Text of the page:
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Evaluating the Efficacy of an Absorbent Foam Dressing Containing Silver (Mepilex Ag) Versus the Same Dressing Without Silver Used on Subjects With Venous Leg Ulcers or Mixed Ulcers

2014-09-25 15:03:47 | BioPortfolio

Published on BioPortfolio: 2014-09-25T15:03:47-0400

Clinical Trials [725 Associated Clinical Trials listed on BioPortfolio]

An Open, Randomized, Multi-centre Investigation With Mepilex Ag Versus Silver Sulfadiazine in the Treatment of Deep Partial Thickness Burn Injuries.

The purpose is to compare time to healing using absorbent foam silver dressing (Mepilex Ag) compared to a silver sulfadiazine (SSD) 1% cream in the treatment of partial thickness burn inju...

Effect of Hyaluronic Acid ECM on Venous Ulcers

The purpose of this pilot study is to compare the incidence and rate of wound healing in subjects with venous ulcers treated with an extracellular matrix wound dressing composed of hyaluro...

Compare the Efficacy of Mepilex and Keramatrix in Second Degree Burn Wounds

The purpose of this study is to determine the extent to which Keramatrix dressing promotes the healing of second-degree burn wounds in pediatric patients.

Evaluation of a Self-adherent Absorbent Silver Dressing Coated With a Soft Silicone Layer After Elective Primary Total Hip or Knee Arthroplasty

The overall rationale for this investigation is to evaluate the clinical performance potential for Mepilex Border Post-Op Ag in the ability to minimize the risk of skin related post-operat...

Dehydrated Human Amnion Chorion Membrane (dHACM) vs. Control in the Treatment of Partial Thickness Burns.

Multicenter, prospective, randomized, controlled feasibility trial to determine the safety and effectiveness of EpiFix® plus Control (Mepilex ® Ag) as compared to Control alone for the t...

PubMed Articles [1139 Associated PubMed Articles listed on BioPortfolio]

Dressings and topical agents for treating venous leg ulcers.

Venous leg ulcers are open skin wounds on the lower leg which can be slow to heal, and are both painful and costly. The point prevalence of open venous leg ulcers in the UK is about 3 cases per 10,000...

Extracorporeal shock wave therapy for the healing and management of venous leg ulcers.

Leg ulcers are chronic wounds of the lower leg, caused by poor blood flow, that can take a long time to heal. The pooling of blood in the veins can damage the skin and surrounding tissues, causing an ...

Trichloroacetic acid (80%) as a chemical debridement method for chronic venous leg ulcers-A pilot study.

Debridement is essential for the optimal care of venous leg ulcers. Several debridement methods with different limitations may be deployed. Trichloroacetic acid (TCA) is used for several dermatologica...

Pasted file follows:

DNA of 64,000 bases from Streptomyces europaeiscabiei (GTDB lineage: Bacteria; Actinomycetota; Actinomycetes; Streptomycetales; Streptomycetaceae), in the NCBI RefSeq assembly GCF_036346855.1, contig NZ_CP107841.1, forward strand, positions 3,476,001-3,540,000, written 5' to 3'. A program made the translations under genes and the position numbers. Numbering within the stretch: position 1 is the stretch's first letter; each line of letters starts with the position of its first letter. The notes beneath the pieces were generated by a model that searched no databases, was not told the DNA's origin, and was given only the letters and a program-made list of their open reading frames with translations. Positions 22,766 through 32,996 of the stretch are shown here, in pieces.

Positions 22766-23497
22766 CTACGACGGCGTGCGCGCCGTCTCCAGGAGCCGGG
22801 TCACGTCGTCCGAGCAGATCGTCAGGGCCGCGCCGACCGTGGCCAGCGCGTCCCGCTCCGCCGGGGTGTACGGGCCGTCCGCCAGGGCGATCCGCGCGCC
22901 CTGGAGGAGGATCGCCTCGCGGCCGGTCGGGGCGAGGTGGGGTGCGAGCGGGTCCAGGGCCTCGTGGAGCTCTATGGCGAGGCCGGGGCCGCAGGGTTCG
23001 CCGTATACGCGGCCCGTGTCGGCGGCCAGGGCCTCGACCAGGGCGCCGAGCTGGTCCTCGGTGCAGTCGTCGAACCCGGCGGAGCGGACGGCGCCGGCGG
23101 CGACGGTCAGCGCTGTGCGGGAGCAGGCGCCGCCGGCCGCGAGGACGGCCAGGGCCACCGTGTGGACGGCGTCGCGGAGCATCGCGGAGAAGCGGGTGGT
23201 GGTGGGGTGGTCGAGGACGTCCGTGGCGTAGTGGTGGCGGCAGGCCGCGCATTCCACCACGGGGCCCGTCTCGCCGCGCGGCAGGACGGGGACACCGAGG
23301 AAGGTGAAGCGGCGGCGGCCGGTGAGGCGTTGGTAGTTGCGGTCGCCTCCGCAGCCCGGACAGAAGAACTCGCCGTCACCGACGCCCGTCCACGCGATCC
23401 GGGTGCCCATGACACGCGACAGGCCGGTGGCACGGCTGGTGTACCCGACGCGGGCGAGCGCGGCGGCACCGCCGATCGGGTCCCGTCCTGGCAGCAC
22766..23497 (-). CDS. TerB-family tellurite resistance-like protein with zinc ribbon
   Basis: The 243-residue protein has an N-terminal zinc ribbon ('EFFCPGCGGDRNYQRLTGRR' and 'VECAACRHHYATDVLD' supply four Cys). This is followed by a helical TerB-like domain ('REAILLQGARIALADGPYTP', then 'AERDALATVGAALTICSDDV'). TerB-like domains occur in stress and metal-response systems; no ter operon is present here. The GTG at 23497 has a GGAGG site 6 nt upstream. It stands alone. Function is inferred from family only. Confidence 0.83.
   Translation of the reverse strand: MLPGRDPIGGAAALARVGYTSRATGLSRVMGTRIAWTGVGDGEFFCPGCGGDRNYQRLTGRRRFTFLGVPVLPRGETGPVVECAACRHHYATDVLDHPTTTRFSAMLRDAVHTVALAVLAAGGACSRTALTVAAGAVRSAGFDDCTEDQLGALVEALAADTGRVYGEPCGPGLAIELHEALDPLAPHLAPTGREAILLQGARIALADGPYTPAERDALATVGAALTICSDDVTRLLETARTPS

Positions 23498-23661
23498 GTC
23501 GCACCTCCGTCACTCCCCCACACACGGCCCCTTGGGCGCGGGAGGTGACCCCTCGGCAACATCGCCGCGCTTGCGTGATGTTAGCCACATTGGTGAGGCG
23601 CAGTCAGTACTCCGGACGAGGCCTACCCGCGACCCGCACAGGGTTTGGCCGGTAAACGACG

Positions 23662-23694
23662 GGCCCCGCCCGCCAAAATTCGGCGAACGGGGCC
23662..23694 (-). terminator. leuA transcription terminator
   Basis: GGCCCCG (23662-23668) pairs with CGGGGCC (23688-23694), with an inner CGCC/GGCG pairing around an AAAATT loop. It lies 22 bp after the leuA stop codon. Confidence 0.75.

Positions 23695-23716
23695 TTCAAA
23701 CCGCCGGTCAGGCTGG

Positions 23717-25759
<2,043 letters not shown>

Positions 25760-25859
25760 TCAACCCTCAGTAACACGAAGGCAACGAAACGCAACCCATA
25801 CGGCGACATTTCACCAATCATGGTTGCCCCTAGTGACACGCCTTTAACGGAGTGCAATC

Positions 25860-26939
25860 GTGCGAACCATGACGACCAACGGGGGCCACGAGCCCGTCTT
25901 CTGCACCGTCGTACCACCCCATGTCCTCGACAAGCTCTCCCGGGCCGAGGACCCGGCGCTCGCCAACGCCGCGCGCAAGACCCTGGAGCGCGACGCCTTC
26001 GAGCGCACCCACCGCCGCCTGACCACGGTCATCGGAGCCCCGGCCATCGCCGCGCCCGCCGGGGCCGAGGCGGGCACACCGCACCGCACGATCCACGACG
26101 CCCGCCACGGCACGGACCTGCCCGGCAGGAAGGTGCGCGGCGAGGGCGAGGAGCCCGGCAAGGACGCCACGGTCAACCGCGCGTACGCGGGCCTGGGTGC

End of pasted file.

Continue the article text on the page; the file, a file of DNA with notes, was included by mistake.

Association of Venous Leg Ulcers With Ankle Range of Motion in People Attending Chiropractic Mobile Clinics in the Dominican Republic.

The goal of the study was to determine if there was an association between chronic venous disorders (CVDs), particularly venous leg ulcers, and ankle range of motion (ROM) in the Dominican Republic.

The impact of decongestive physical therapy and elastic bandaging on the control of pain in patients with venous ulcers.

to evaluate pain in individuals with venous ulcers treated with elastic bandage and decongestant physical therapy.

Medical and Biotech [MESH] Definitions

Impaired venous blood flow or venous return (venous stasis), usually caused by inadequate venous valves. Venous insufficiency often occurs in the legs, and is associated with EDEMA and sometimes with VENOUS STASIS ULCERS at the ankle.

Rare vascular anomaly involving a communication between the intracranial and extracranial venous circulation via diploe, the central spongy layer of cranial bone. It is often characterized by dilated venous structures on the scalp due to abnormal drainage from the intracranial venous sinuses. Sinus pericranii can be congenital or traumatic in origin.

A vascular anomaly characterized by a radial or wedge-shaped arrangement of dilated VEINS draining into a larger vein in the brain, spinal cord, or the meninges. Veins in a venous angioma are surrounded by normal nervous tissue, unlike a CENTRAL NERVOUS SYSTEM CAVERNOUS HEMANGIOMA that lacks intervening nervous tissue. Drainage of venous angioma is fully integrated with the body's venous system, therefore, in most cases there is no clinical signs and rare bleeding.

Placement of an intravenous catheter in the subclavian, jugular, or other central vein for central venous pressure determination, chemotherapy, hemodialysis, or hyperalimentation.

The blood pressure in the central large VEINS of the body. It is distinguished from peripheral venous pressure which occurs in an extremity.

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